Novel Subsea Cable Monitoring System Passes EMEC Test
A new system for monitoring subsea cables in the offshore renewables sector has completed tests at the European Marine Energy Centre (EMEC) in Orkney, aimed at demonstrating technical and commercial viability of the technology.
The multifunctional distributed sensor system, which is said to lead to improved and more cost-efficient maintenance and repair of underwater cables, has been developed and tested under a one-year Innovate UK-funded project CLEMATIS (Cable Lifetime Enhancement via Monitoring using Advanced Thermal and electrical Infrastructure Sensing).
The CLEMATIS project included the Fraunhofer Centre for Applied Photonics and Synaptec, whose technologies were integrated into the system, and EMEC and SEA, who provided market intelligence, test equipment and facilities to enable the system to be tested in real life conditions.
The project built on the 2016 desk-based ORCHIDS feasibility study which identified various breakthrough techniques that could be combined into a single power cable monitoring system and provide detailed fault prediction, dynamic thermal rating implementation and fault location.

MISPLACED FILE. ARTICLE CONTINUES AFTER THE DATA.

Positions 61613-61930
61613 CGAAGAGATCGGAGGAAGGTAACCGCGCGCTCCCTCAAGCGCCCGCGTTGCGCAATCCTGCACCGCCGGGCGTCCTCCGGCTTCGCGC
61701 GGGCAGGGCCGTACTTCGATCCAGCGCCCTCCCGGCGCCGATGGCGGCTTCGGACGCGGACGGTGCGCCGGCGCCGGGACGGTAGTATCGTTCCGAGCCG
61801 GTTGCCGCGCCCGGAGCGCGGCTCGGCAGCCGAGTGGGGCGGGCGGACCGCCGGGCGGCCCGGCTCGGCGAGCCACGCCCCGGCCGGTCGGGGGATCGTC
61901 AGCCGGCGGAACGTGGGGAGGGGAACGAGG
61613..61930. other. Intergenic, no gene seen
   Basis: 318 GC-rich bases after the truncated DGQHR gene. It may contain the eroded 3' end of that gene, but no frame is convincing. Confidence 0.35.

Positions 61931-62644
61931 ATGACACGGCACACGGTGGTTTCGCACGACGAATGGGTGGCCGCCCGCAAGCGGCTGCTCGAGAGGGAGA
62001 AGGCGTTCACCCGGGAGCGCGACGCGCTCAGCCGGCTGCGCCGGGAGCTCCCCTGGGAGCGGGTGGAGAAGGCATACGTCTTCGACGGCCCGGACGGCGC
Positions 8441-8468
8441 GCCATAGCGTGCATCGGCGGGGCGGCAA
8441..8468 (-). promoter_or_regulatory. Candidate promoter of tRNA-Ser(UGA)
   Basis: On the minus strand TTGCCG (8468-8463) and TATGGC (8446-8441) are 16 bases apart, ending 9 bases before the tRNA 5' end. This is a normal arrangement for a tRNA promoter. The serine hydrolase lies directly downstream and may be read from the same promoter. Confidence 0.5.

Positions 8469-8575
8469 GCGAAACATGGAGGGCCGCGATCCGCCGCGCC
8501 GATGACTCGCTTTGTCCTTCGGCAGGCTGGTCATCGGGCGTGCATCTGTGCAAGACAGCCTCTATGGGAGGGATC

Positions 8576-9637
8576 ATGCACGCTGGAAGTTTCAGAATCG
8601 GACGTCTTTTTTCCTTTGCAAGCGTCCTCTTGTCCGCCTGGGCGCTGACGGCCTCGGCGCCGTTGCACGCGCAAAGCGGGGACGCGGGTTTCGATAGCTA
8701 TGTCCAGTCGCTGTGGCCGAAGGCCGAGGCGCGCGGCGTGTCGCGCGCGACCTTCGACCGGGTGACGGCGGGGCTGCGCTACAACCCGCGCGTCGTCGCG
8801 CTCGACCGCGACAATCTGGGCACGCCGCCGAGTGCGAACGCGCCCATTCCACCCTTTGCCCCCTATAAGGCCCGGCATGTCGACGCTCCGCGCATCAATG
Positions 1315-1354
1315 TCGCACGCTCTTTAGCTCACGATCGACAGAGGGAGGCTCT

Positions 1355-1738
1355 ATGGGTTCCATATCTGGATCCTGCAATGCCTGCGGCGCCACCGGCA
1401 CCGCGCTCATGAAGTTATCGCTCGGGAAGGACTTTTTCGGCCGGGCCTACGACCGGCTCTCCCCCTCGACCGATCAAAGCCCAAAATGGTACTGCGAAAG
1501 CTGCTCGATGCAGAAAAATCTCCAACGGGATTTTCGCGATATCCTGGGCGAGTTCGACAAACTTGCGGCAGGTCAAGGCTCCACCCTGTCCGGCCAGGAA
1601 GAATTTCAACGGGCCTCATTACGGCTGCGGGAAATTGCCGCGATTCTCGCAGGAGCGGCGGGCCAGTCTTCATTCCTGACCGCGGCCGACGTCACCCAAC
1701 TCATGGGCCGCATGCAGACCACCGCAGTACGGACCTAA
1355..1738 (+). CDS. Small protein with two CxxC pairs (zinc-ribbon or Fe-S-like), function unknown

CLEMATIS progressed this initial study from the desk to laboratory demonstrations and early field tests both on and offshore.
Field demonstrations took place at EME, testing the distributed acoustic and thermal sensing capabilities with onshore sections of marine cable.
According to EMEC, early success in these tests provided the impetus to test the system on an installed offshore power cable, thus expanding the original scope of the CLEMATIS project. In June 2018, the system was demonstrated on a live subsea cable at EMEC’s Fall of Warness tidal energy test site.
The CLEMATIS system is a holistic monitoring system that exploits the optical communications fibre in marine power cables. The system turns entire lengths of power cable into reconfigurable acoustic and temperature sensors. A quasi-distributed electrical system makes use of the same optical fibre to interrogate passive electrical current and voltage sensors distributed throughout the infrastructure.